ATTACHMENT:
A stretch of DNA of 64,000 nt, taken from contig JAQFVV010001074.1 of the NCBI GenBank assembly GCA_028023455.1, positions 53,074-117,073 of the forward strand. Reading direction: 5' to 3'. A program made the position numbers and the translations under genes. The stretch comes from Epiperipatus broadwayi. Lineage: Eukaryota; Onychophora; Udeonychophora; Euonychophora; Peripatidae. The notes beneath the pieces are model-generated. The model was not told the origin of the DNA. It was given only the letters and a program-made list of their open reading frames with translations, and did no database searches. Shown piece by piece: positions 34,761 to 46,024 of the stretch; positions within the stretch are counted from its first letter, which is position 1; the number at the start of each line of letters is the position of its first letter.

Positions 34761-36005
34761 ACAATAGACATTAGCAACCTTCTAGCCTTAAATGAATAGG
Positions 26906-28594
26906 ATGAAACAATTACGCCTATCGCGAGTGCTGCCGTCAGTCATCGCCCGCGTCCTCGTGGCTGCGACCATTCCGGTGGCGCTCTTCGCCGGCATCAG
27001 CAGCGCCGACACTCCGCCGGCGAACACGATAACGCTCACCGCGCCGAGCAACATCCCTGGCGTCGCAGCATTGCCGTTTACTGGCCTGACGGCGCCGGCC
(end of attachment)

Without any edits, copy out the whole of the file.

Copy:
A stretch of DNA of 64,000 nt, taken from contig JAQFVV010001074.1 of the NCBI GenBank assembly GCA_028023455.1, positions 53,074-117,073 of the forward strand. Reading direction: 5' to 3'. A program made the position numbers and the translations under genes. The stretch comes from Epiperipatus broadwayi. Lineage: Eukaryota; Onychophora; Udeonychophora; Euonychophora; Peripatidae. The notes beneath the pieces are model-generated. The model was not told the origin of the DNA. It was given only the letters and a program-made list of their open reading frames with translations, and did no database searches. Shown piece by piece: positions 34,761 to 46,024 of the stretch; positions within the stretch are counted from its first letter, which is position 1; the number at the start of each line of letters is the position of its first letter.

Positions 34761-36005
34761 ACAATAGACATTAGCAACCTTCTAGCCTTAAATGAATAGG
Positions 26906-28594
26906 ATGAAACAATTACGCCTATCGCGAGTGCTGCCGTCAGTCATCGCCCGCGTCCTCGTGGCTGCGACCATTCCGGTGGCGCTCTTCGCCGGCATCAG
27001 CAGCGCCGACACTCCGCCGGCGAACACGATAACGCTCACCGCGCCGAGCAACATCCCTGGCGTCGCAGCATTGCCGTTTACTGGCCTGACGGCGCCGGCC